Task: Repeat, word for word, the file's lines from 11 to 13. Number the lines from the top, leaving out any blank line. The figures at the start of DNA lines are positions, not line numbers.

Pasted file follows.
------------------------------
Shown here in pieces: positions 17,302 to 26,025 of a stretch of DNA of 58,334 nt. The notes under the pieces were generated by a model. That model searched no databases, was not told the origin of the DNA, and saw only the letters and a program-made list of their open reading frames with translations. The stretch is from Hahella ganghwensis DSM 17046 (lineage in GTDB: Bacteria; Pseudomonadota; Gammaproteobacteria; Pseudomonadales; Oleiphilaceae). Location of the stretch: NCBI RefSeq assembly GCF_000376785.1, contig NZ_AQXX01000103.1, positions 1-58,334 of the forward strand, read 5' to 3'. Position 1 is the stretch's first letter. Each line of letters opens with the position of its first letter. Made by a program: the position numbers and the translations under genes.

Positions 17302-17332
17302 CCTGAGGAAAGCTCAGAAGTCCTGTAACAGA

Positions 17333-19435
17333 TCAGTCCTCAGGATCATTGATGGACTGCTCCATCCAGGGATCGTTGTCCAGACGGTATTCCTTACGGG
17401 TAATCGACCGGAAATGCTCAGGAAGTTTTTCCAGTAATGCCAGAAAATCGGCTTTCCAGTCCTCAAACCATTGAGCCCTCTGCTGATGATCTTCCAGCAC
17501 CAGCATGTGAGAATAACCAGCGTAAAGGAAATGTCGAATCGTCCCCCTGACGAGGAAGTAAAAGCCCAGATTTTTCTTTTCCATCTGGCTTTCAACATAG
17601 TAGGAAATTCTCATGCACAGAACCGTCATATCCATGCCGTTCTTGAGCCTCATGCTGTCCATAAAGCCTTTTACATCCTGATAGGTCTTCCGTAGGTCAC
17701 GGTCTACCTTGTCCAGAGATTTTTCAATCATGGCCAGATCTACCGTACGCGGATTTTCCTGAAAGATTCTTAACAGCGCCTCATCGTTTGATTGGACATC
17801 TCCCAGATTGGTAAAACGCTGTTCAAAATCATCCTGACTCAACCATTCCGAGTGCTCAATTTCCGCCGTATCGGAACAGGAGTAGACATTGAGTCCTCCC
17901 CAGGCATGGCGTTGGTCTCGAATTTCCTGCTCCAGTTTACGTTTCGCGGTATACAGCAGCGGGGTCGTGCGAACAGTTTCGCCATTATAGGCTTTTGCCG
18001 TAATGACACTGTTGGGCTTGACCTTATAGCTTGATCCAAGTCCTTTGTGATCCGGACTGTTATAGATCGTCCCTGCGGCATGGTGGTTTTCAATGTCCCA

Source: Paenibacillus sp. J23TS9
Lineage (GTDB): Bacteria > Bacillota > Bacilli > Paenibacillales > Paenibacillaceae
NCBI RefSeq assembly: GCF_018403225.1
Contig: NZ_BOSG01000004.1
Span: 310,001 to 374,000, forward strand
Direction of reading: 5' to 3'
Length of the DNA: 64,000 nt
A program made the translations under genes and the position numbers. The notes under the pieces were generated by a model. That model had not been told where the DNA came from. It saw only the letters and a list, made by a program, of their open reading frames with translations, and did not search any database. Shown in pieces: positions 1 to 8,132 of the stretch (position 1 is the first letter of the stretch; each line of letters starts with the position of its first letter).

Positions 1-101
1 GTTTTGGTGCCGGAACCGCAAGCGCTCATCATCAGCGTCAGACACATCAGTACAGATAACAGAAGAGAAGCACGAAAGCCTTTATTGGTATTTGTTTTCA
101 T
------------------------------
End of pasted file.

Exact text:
17901 CAGGCATGGCGTTGGTCTCGAATTTCCTGCTCCAGTTTACGTTTCGCGGTATACAGCAGCGGGGTCGTGCGAACAGTTTCGCCATTATAGGCTTTTGCCG
18001 TAATGACACTGTTGGGCTTGACCTTATAGCTTGATCCAAGTCCTTTGTGATCCGGACTGTTATAGATCGTCCCTGCGGCATGGTGGTTTTCAATGTCCCA

Source: Paenibacillus sp. J23TS9